Insurance is often concerned with risk, or the potential for damages and harm that can occur in the future. While future risk is unpredictable, insurance professionals can evaluate potential risks by considering what types of medical malpractice cases have occurred previously in your specialty and your geographic area. For example, a doctor who owns their own OB-GYN practice may be at risk of more medical malpractice claims than a family physician.
How Risks Are Classified
To discuss risk more specifically, insurance professionals use risk classification to help divide risks into categories. Risk management classification for the healthcare industry can include classifications such as:
- Preferred risks. A physician or practice with a lower risk of filing a claim is a preferred risk. This person may work in a lower-risk specialty, for example, that is sued for malpractice less often than another. Preferred risks may be able to find a larger number of insurers willing to offer coverage and may be able to seek better rates.
- Standard risks. A standard risk is a physician or practice that is considered to be an average risk because they match the characteristics of the parties on whose risks the risk table was created. For physicians, this might be a doctor who does not have an unusual specialty or history of board actions.
- Substandard risks. A physician or practice more likely than average to file a claim is a substandard risk. For example, in the medical profession, OB-GYNs and surgeons, including orthopedic surgeons, are considered higher risk because they perform complex treatments that can lead to negative health outcomes and claims.
Classification of risk in insurance is largely based on the underwriting process, where risks are evaluated. Classification will determine the likelihood of getting coverage as well as premiums. Understanding your risk is important when applying for a policy since it helps you evaluate your challenges in getting a quote.
Other Risk Classifications
When we talk about risk, substandard, standard and preferred are the most common terms used. However, other terms are used, too, such as:
- Economic and non-economic risk. Malpractice cases can be filed seeing economic and non-economic compensation. Economic risks refer to types of risks that result in financial losses. An economic risk may be the loss of income after an injury, while loss of quality of life can be a non-economic risk.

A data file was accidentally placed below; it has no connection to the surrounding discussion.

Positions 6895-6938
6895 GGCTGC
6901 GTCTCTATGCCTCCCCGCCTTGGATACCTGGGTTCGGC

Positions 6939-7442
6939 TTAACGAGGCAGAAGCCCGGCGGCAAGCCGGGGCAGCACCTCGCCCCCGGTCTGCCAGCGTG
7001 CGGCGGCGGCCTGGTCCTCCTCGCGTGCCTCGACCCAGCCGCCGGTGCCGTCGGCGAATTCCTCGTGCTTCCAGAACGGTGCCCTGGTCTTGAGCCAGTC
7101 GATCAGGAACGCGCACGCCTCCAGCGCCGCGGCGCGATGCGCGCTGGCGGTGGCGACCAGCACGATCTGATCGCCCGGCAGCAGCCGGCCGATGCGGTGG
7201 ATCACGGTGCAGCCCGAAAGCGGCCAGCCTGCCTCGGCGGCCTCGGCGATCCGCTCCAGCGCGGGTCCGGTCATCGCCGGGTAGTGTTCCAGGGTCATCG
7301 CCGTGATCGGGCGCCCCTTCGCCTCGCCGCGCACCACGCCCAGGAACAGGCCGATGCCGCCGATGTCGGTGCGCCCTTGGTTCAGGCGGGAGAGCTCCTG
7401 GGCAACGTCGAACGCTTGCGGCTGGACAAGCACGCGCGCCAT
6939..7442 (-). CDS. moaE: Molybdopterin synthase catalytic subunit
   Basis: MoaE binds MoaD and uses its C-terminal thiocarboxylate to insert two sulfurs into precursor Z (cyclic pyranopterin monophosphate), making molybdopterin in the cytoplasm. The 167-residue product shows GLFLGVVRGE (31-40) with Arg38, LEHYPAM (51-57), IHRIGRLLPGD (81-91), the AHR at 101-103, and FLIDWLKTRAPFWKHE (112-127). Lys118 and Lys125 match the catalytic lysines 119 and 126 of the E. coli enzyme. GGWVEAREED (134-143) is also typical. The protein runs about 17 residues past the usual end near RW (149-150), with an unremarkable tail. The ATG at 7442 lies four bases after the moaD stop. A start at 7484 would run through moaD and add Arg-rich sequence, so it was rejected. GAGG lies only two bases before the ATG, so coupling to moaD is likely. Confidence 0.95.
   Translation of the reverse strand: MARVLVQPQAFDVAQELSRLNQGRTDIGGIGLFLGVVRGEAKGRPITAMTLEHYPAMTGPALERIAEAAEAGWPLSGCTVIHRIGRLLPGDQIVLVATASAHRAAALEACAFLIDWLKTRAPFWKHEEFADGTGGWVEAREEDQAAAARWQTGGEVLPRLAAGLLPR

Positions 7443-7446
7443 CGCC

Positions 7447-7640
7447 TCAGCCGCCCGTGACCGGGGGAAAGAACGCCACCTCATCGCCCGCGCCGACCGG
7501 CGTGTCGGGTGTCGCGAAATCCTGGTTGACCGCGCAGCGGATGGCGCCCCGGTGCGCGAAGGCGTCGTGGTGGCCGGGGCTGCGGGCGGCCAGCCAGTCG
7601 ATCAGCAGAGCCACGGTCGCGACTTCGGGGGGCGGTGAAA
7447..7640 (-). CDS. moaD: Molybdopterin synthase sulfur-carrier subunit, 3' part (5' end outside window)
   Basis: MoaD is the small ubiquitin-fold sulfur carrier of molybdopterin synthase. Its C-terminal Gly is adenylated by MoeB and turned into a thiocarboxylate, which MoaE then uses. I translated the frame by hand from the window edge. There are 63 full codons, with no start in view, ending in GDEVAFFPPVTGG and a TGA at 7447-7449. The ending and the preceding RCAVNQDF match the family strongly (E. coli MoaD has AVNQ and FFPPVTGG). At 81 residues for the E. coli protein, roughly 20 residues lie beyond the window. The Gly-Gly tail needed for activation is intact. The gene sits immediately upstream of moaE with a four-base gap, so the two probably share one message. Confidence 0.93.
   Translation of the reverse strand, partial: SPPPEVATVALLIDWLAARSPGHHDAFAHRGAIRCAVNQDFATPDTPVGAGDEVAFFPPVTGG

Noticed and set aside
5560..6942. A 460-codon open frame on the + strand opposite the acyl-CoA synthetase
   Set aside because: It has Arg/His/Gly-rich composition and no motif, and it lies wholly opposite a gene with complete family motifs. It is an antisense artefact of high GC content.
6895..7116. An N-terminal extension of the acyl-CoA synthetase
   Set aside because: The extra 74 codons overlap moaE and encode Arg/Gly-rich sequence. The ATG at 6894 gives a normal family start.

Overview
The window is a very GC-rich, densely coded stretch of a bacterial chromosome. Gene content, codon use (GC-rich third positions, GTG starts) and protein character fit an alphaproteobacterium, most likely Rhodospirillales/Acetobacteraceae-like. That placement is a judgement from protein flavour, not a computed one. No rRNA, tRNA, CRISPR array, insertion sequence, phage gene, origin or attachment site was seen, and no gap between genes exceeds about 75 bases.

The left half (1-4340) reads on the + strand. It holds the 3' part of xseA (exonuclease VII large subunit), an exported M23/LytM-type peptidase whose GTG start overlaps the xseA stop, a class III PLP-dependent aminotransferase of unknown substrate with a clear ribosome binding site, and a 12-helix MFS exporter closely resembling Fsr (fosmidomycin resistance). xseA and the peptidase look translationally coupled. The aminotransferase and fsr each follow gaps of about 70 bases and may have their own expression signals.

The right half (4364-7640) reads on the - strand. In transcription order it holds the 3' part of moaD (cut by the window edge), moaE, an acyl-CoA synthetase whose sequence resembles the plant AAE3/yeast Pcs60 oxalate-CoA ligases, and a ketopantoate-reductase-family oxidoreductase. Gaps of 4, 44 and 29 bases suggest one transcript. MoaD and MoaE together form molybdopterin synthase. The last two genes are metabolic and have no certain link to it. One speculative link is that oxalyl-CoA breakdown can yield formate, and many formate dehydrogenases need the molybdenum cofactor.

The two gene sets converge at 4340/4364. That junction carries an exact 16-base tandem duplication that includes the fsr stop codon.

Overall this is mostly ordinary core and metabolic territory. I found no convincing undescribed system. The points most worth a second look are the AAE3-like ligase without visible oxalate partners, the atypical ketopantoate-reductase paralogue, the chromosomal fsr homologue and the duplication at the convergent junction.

- Quantifiable and non-quantifiable risk. Quantifiable risks are those that can be measured, while non-quantifiable risks are those that are not tangible.
- Particular and fundamental risks. Particular risks are those that affect a certain person or a company, while fundamental risks can affect a whole segment of a community or society. An allergic reaction to medicine, for example, may result in harm to one person, while a tainted batch of medicine can be a risk for a whole county.
- Static and dynamic risks. Dynamic risks occur due to unpredictable changes, often as a result of sweeping societal or legislative changes. Static risks remain the same, year after year.
Dealing With Risk in Medical Malpractice Insurance
As a physician or practice, learning how to manage and minimize risk with the right insurance options is crucial. To get professional support in selecting the right insurance, contact Gallagher Healthcare for a quote. Let us help you find better coverage solutions for your specific needs.
Whether you perform brain surgery or you treat kids, we can find an insurance plan that realistically assesses your risk factors and offers you a fair price. We provide free analysis and recommendations, because we know our clients are busy people. They know they can trust our judgment. Get in touch today to see how we can assist you.